The Head of State, on the recommendation of the Central Bank, from time to time, determines the minimum paid-up share capital of each category of banks. The minimum paid up capital requirement for both commercial and merchant banks has recently been increased to N500 million, approximately US$6.25 million. Existing banks are to meet this requirement over a transitional period of two years, expiring 31st December, 1998. Banks which fail to meet the requirement by that date shall have their licences revoked, while new banks shall comply fully with that condition before they are licensed.


In addition, every licensed bank is required to maintain a reserve fund out of the net profit of each year, (after due provision is made for taxation) and before any dividend is declared. Where the amount of the reserve fund is less than the paid-up share capital of the bank, it shall transfer not less than 30% of its net profit to the reserve fund. Where the amounts of its reserve fund is equal to or in excess of the paid-up share capital, it shall transfer 15% of its net profit for each year to the reserve fund.


No bank shall pay dividend on its shares until adequate provisions have been made to the satisfaction of the Central Bank for actual and contingent losses on risk assets, liabilities, off balance sheet commitments and such unearned incomes as are derivable therefrom.


Prior to 1st October, 1996, banking regulations prescribed lending limits for various sectors of the Nigerian economy. Under the regulations banks were restricted from extending credits to any sector beyond the fixed percentage of its total lending. This sectoral allocation of cedit has now been abolished. Banks are, however, required to maintain a cash reserve of 8% of its total deposit liabilities (i.e. demand, savings and time deposits), certificates of deposit and promissory notes held by the non-bank public. They must also maintain a liquidity ratio of 30% on the same basis stated above.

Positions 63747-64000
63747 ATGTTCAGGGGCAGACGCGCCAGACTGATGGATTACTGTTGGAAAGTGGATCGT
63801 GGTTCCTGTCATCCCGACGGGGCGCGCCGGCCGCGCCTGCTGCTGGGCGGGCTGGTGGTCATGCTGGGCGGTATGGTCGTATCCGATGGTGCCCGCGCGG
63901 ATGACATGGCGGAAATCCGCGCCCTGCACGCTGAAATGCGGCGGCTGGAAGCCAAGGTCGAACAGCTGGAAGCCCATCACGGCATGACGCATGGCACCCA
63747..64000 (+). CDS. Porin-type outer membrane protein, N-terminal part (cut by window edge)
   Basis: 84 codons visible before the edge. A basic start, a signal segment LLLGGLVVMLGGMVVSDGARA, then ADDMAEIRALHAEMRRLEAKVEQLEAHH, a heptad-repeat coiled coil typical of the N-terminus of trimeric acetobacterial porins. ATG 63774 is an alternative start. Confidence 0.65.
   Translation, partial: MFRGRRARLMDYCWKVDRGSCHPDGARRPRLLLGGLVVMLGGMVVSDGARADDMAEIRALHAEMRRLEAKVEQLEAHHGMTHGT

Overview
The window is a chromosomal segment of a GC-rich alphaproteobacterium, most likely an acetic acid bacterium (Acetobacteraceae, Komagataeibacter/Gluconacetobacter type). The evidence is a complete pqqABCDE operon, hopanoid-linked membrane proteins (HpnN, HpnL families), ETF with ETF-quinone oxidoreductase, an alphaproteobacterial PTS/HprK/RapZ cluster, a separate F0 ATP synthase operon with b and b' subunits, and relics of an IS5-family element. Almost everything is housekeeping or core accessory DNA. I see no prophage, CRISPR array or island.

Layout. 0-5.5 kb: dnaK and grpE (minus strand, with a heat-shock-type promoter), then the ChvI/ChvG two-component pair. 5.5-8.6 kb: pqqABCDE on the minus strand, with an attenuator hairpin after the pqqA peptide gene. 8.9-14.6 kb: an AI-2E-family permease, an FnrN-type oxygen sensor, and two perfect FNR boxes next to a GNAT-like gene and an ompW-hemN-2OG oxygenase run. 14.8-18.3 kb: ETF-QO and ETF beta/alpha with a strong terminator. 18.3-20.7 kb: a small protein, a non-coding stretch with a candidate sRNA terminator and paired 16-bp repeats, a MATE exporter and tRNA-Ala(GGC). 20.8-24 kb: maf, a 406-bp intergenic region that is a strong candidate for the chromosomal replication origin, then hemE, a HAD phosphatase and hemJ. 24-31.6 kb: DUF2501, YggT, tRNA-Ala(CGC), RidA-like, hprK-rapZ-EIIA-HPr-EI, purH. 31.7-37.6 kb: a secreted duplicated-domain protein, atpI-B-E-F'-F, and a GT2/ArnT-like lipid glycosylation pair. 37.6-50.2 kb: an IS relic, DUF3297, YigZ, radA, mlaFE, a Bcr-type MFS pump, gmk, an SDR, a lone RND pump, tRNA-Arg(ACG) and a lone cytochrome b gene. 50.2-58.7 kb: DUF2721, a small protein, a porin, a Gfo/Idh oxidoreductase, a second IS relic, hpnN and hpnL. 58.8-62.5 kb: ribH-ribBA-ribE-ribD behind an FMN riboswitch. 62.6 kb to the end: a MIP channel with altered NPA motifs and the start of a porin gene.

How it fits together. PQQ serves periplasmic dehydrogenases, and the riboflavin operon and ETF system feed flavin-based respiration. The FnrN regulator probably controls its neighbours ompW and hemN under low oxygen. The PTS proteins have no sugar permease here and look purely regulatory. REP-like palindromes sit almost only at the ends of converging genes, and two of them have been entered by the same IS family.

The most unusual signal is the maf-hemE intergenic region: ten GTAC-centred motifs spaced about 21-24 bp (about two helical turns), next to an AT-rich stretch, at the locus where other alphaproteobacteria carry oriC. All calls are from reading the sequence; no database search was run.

Section 20 of the Banks and Other Financial Institutions Decree, places some restrictions on lending. For example, a bank shall not, without the prior approval in writing of the Central Bank of Nigeria, grant to any person any advance, loan or credit facility or give any financial guarantee or incur any other liability on behalf of any person so that the total value of the advance, loan, credit facility, financial guarantee or any other liability in respect of the person is at any time more than 20% of the shareholders fund unimpaired by losses or in the case of a merchant bank no more than 50% of its shareholders fund unimpaired by losses.

Furthermore, there are detailed regulations for securitisation and adequate collateral for any loan. The failed Banks (Recovery of Debts) and Financial Malpractices in Banks Decree, 1994, imposes stiff penalties upon bank directors, officers and employees for offences involving the approval or grant of a loan, advance, guarantee or any other credit facility or financial accommodation without adequate security or collateral, contrary to accepted practice or the banks regulations.


The United Kingdom common law principles of banking confidentiality also apply in Nigeria. A bank is not to disclose any information regarding a customer's banking transactions without his authorisation, except under certain specific circumstances.


Money Laundering Decree was enacted in 1995 with a view to prevention of money laundering by, among other things, limiting the amount of cash payments that can be made or accepted; regulating over the counter exchange transactions; providing for the proper identification of bank customers; and empowering the National Drag Law Enforcement Agency to place surveillance on certain bank accounts.

Except in a transaction through a financial institution, no person may make or accept cash payment of a sum greater than N500,000 or its equivalent in the case of an individual, or N2 million or its equivalent, in the case of a body corporate.